How to Complete a Break-Even Analysis in Production: Between Processes
What is Breakeven Analysis?
Breakeven analysis calculates the point at which revenues equal expenses in many applications. For process analysis, I will be using breakeven analysis to compare processes in a production setting. In this sense we can compare costs of different processes to figure out what quantities need to be produced to make that process worth putting in place. Costs involved in a process must first be separate into variable and fixed costs. Fixed costs do not change with the quantity of output and will not zero when production is zero. For example, we stop producing the fixed cost remains. Fixed cost examples include rent, insurance and loan payments. In the example used here fixed cost will be the cost of equipment. Variable costs will change with the increase or decrease of output. Variable costs can be labor rates, shipping cost, direct materials cost and plenty more. For simplicity, variable cost will be the labor cost per hour and is transferred into a cost per unit of product.
Breakeven Analysis Example
This example examines different processes within a pastry company. Suppose that there are different ways to produce pastries. The process 1 involves a worker cutting pastries by hand with a tool without the assistance of a machine. The worker can cut out 120 pastries per hour while being paid a rate of $12 per hour. Another process used is a machine called the Demag 2000. This machine has a fixed cost of $10,000 and can cut out 600 pastries per hour. The third process involves another machine called the Demag 3000. This equipment has a fixed cost of $15,000 and can cut out 900 pastries per hour. If the bakery always meets its target of 200,000 pastries per year, let find out how long it will take to recoup costs associated with using a machine. Labor costs per pastry equals the pastry cutter's hourly wage rate divided by the output of that process.
The first thing we want to do is find intersect process 1 and process 2. To do so we must multiply each variable cost by Q, add fixed costs to each (process 1 has no cost since there is not capital investment), then let them equal each other. The equation is shown below:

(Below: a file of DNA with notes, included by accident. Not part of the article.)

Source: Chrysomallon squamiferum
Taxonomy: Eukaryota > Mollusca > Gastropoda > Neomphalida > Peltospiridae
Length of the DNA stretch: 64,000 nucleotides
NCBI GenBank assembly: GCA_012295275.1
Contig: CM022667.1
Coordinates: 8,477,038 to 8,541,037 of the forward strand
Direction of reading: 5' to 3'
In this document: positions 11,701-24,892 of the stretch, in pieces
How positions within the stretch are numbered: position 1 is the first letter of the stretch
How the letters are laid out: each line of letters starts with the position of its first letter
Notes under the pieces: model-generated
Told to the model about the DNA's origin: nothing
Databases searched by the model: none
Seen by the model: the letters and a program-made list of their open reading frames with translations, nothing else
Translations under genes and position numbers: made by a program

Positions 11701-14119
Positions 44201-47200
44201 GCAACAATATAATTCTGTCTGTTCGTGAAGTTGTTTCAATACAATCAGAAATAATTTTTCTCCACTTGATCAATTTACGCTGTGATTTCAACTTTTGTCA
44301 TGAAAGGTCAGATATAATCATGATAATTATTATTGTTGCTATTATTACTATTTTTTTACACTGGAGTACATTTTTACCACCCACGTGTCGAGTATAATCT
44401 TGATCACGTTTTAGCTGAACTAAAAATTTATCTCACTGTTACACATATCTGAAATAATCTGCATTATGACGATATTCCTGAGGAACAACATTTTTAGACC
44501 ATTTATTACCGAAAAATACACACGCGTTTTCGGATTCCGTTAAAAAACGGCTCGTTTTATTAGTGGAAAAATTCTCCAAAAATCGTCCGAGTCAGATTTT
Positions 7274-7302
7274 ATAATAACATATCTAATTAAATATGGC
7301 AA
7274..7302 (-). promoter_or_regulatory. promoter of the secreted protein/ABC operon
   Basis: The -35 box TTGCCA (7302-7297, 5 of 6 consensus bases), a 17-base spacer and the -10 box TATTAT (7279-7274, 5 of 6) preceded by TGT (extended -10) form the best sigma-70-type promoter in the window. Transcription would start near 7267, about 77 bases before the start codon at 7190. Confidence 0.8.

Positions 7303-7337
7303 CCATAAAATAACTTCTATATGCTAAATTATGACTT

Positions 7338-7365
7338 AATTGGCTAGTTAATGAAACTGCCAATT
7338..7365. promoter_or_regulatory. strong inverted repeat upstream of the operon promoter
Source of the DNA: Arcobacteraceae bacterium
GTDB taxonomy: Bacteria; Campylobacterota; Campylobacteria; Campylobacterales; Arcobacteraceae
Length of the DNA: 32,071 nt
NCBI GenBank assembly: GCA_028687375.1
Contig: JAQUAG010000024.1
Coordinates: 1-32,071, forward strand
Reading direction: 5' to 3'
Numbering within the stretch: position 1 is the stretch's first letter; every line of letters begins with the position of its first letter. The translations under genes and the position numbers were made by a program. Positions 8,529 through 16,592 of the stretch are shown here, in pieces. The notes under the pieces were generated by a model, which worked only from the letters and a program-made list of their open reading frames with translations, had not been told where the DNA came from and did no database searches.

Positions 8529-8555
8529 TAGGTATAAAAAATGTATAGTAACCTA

$.1 x Q = $10,000 + $.02 x Q
$.1Q - $.02Q = $10,000
$.08Q = $10,000
This breakeven point (BEP) shows the point at which both processes will be creating the same output at the same cost. So, if the company produces quantity a of 200,000 per year like they plan, then it will take the company 7.5 months 125,000/ 200,000 to recover the costs of purchasing a new machine (process 2). When comparing process 1 and 2 it is better to use process 1 when under 125,000 pastries need to be produced and process 2 if more than 125,000 pastries need to be produced.
Next, we can solve the breakeven point for process 2.
$10,000 + $.02 X Q = $15,000 + $.0133 x Q
$10,000 + $.02Q = $15,000 + $.0133333Q
$.006667Q = $15,000
$.006667Q = $5,000
Q=749,963 or about 750,000 pastries
When comparing the two automated processes we see that process is more useful with at if 750,000 pastries are produced.
Create a Breakeven Graph
When completing a breakeven analysis is always nice to have a chart. A chart can be made easily in Microsoft Excel. While in excel make four columns. One for your X-Axis (Quantity) and three for your Y-Axes (Cost). For the quantity column start at zero and add 100,000, 200,000, 300,000... until you reach 1 million. Now for p1, plug 0 into the equation $.10 X Q you will get zero. For p2 when you plug in o your get 10,000 ($10,000 +$.02 x Q) When plugging in for p3 you get 15,000 ($15,000 + $.0066 x Q). Continue to calculate for p1, p2 and p3 while plug in each 100,000 for Q. (hint: in excel if you complete a few rows you can highlight those rows and use the fill handle to complete the table). You should have a table like the one shown below.
Creating The Graph
To create the graph, you must select all the data in the table click on the insert tab, then click on the scattered line selection that I circled in the photo. After creating the graph, I suggest adding a title and reducing the axis maximum quantity to show a better representation of the breakeven points. If you would like a copy of the table or graph you can download a link to the spreadsheet here.
Breakeven Analysis Graphed
Boyer, K. & Verma, R. (2010). Operations & supply chain management for the 21st century. Mason, OH: South-Western.
This content is accurate and true to the best of the author’s knowledge and is not meant to substitute for formal and individualized advice from a qualified professional.
© 2018 Joshua Crowder